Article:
Culinaring Through NYC: Day 6, Del Posto: Where the Godfather Meets Batali
Courtesy of NY Eatery
Mario Batali is a big, celebrity chef with a restaurant portfolio as lively as his orange-colored hair. His Food Network name is branded across 17 restaurants, not to mention Eately, a giant market on 5th Avenue that would probably overwhelm even the hungriest of Italian grandmothers.
Del Posto is his fancier, more well-known restaurant (second to Babbo) and last year was elevated to four stars in the New York Times thanks to the new critic Sam Sifton. In 2008 Del Posto was downgraded to one Michelin Star from two and this year failed to earn that second star back even in light of the NYT upgrade. But all this back story aside, how does Mario Batali do Italian food?
Del Posto is a formal place, the kind that subconsciously urges you to stand up when a woman approaches the table to sit down. The interior could easily pass for a restaurant in Batman’s Gotham City: high-ceilings, steps at every corner, metal railings lining walkways, marble floors, dim yellow lighting to match the scores of candles in the bar area. It’s a dark, brown place filled with tall Italian waiters and their slicked-back hair and short, also Italian, busboys wearing the traditional white jacket and white pants, a uniform that reminds me of a small-town doctor.
Amuse Bouche of fried saffron risotto, chicken consomme with egg yolk, and puff pastry with ham pate (I think? Can’t remember).
Jean-Georges demonstrated that an amuse bouche should be lively and well-rounded, two qualities this opening act lacked. A greasy risotto ball and a heavy puff pastry did little to wake up the palette. Only the chicken consomme — the clear soup fortified with strong herbs and stock — belonged on the table.
Roasted Winter Vegetables with Robiola Sformato & Truffled Hazelnuts
The first appetizer was one of those delicate moments, a time when flavors and feelings come so seamlessly and quickly that to stop chewing at any moment would ruin the experience. I do not know what was used in this cold appetizer of vegetables except that somewhere in between the squash and a beet, there was smooth, creamy cheese and perhaps genius itself.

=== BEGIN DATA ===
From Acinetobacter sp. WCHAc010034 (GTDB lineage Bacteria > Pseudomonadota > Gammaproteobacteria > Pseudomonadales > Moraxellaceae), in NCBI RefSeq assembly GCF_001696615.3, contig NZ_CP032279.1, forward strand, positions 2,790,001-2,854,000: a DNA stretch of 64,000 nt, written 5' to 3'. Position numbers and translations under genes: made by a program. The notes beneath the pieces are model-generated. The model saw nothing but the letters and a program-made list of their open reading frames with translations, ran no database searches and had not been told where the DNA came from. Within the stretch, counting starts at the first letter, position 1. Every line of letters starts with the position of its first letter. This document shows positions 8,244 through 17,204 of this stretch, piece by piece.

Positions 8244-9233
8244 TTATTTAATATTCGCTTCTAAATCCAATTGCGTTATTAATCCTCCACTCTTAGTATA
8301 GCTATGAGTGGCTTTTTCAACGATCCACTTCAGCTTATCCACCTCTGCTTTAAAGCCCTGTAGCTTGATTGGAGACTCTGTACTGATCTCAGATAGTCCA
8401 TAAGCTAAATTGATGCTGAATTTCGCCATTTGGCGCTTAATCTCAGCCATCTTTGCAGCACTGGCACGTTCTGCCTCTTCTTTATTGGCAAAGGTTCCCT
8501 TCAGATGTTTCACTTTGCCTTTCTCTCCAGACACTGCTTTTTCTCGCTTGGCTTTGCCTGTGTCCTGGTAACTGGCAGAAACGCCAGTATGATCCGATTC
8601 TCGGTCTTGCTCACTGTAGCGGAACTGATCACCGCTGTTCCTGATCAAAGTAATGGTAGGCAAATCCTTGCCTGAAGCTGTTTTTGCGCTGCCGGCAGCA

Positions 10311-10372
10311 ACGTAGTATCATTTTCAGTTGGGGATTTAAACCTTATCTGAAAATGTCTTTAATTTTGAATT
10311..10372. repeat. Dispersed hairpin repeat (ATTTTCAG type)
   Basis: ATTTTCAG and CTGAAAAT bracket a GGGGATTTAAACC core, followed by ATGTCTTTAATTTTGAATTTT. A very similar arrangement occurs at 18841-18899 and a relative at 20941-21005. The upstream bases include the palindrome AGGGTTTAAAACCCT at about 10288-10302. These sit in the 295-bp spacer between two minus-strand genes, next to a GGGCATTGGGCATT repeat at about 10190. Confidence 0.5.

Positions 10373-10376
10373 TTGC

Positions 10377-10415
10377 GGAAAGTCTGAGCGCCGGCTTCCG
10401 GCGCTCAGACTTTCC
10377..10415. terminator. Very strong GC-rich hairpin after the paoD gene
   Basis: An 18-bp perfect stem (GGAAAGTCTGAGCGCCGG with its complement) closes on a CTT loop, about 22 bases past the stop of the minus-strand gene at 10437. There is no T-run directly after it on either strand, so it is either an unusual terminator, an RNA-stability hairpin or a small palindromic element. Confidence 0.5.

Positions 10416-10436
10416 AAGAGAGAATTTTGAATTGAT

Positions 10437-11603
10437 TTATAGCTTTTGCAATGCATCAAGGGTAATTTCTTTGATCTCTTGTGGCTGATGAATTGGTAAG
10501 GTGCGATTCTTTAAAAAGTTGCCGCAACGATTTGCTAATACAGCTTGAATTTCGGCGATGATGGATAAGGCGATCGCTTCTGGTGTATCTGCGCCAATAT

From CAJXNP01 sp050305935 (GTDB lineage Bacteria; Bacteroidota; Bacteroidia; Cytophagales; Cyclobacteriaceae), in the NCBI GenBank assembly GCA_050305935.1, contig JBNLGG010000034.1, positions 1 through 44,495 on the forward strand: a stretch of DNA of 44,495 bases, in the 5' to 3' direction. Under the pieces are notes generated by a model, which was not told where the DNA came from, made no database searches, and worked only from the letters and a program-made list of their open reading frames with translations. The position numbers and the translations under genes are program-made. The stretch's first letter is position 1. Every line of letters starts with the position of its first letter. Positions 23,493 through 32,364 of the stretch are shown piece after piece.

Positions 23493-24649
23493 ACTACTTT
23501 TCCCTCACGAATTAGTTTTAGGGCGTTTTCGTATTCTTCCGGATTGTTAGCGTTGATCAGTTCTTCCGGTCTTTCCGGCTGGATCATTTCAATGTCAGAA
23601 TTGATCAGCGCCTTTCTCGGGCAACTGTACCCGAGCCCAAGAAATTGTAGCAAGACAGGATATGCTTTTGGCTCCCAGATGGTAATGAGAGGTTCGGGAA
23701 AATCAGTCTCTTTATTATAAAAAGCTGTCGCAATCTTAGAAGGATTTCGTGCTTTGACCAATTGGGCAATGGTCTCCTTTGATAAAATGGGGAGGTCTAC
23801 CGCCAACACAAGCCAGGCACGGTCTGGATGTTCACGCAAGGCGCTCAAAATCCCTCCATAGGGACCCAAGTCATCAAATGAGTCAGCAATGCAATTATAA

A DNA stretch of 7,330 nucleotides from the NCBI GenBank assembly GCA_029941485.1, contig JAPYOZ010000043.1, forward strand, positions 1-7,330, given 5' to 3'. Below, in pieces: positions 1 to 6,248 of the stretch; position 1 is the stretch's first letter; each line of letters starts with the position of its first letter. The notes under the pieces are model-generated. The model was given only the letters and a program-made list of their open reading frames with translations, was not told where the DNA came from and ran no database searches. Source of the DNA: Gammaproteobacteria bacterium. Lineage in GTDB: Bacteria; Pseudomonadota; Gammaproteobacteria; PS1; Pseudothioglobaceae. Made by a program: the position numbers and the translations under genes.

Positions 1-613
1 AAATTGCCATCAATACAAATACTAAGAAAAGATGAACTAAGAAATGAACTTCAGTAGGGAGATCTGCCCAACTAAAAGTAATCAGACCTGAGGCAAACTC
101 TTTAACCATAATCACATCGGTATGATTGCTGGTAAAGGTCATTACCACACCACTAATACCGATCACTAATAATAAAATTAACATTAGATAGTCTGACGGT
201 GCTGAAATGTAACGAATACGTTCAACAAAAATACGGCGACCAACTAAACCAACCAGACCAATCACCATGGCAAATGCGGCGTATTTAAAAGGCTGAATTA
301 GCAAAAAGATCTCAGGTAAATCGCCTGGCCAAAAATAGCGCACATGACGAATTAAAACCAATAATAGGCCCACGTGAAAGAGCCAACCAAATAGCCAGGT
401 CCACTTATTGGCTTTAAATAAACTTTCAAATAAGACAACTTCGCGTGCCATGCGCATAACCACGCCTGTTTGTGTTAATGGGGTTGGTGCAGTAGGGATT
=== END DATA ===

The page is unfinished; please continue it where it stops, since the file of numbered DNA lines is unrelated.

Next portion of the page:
Zampone with Lentil Vinaigrette & Salsa Verde
Zampone is spicy sausage wrapped in pig trotters, here paired with a lentils spiked with an acidic salsa verde. The lentils packed more energy than I expected and the spicy sausage less so. Enjoyable and a tad on the heavy side, but not nearly as remarkable as the roasted vegetables.
Yesterday’s 100 Layer Lasagna alla Piastra
Del Posto likes its Italian waiters who take pleasure in spewing a string of Italian words to describe a dish before backtracking with an English translation. Maybe this is why it was at times confusing to know what I was eating. Regardless, this lasagne redefines its sloppy, casserole throw-it-together image with a finely-tuned superior that seems about as labor intensive as a Chinese sweat shop. Fifty (!) paper-thin sheets of lasagna with cheese and sausage hiding in-between — the layers in this dish mean something and with every bite another dimension, another flavor presents itself. In wine terms, this was dish that kept going and going.
Seared Duck Breast, Apician Spices, Savor alla Francescana & Lovage
The seared duck beast is an Italian winter on a plate. Tender duck is oaky and spiced, paired with a pumpkin-apple-pear jelly. The entire plate, though, could have used more of that savory and salty to balance with the sweet.
Sfera di Caprino with Celery & Fig Agrodolce & Celery Sorbetto
Boy does this dish work on the most unexpected of levels. Celery sorbet? Yes. Absolutely yes. It’s an icy cleanser that hits right before the sweetness from the figs balances with creaminess from the cheese. A buttery crunch from the crumbs around the cheese. This is dessert with inspiration and precision as its parents.
Spezzata di Castagne Warm Plum Macedonia, Crushed Chestnuts & Yogurt Gelato
I’m a bit hazy on this one, but I do remember loving the wintery plums and the buttery cake.
Del Posto was an interesting experience, one that was intentionally the way it consistently was. The servers, for one, were a serious bunch who never smiled but never frowned. They presented themselves not as a group intent on creating the best experience but one that aspired to be purgatory in nature, facilitators between the customers and the kitchen (we’re assuming the kitchen is not hell). As for Del Posto’s cuisine, it’s creative, fine-dining Italian that brings with it as much tradition and warmth as a plate of spaghetti and meatballs.
85 10th Ave
New York, NY 10011